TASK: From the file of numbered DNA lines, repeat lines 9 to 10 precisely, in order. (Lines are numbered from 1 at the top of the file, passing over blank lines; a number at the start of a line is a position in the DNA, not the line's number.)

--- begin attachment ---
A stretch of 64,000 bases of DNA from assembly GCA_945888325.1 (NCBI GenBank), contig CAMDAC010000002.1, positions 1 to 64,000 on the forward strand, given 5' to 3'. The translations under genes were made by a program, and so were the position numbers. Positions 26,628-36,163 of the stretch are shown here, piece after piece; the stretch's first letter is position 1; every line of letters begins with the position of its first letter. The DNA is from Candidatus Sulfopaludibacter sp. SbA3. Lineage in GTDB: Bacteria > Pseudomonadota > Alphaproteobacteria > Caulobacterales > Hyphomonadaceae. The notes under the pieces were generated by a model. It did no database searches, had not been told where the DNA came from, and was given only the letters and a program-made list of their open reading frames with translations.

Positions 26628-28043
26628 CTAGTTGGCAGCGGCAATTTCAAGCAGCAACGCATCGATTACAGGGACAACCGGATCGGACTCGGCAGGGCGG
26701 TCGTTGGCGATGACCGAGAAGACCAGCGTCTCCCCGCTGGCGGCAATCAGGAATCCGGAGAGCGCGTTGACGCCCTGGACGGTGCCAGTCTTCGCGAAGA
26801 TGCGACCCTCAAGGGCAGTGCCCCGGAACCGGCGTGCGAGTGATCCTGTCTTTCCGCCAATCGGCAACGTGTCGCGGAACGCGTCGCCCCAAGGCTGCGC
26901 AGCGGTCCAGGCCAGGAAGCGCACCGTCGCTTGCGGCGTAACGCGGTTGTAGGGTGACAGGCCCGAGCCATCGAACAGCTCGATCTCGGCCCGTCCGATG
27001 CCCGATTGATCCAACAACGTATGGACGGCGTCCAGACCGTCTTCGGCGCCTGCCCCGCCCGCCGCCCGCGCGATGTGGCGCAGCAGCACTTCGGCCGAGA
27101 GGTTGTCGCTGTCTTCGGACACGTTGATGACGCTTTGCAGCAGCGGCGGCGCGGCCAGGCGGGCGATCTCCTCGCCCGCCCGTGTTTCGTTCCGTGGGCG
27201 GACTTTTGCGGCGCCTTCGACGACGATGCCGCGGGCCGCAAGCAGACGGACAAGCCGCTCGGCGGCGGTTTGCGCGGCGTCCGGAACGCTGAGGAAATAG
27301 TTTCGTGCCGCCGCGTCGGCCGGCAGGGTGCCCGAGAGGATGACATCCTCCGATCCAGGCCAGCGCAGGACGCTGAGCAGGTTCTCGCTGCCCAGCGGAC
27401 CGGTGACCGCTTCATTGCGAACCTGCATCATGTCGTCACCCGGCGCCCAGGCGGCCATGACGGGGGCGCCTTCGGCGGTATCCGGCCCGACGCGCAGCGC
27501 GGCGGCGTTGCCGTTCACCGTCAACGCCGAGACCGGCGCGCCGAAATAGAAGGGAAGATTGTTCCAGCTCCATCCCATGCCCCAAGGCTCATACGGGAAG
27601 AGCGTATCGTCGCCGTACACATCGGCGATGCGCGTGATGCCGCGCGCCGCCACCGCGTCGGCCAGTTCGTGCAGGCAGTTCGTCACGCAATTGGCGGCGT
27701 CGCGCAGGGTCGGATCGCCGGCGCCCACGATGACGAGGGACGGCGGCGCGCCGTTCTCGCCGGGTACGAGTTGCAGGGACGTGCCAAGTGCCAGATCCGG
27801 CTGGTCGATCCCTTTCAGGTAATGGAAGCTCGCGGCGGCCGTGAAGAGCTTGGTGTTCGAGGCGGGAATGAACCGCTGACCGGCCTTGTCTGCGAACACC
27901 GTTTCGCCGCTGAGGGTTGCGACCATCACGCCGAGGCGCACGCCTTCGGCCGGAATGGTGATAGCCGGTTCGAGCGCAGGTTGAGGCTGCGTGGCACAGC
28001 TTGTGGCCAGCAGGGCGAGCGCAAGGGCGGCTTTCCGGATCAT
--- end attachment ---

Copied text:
27201 GACTTTTGCGGCGCCTTCGACGACGATGCCGCGGGCCGCAAGCAGACGGACAAGCCGCTCGGCGGCGGTTTGCGCGGCGTCCGGAACGCTGAGGAAATAG
27301 TTTCGTGCCGCCGCGTCGGCCGGCAGGGTGCCCGAGAGGATGACATCCTCCGATCCAGGCCAGCGCAGGACGCTGAGCAGGTTCTCGCTGCCCAGCGGAC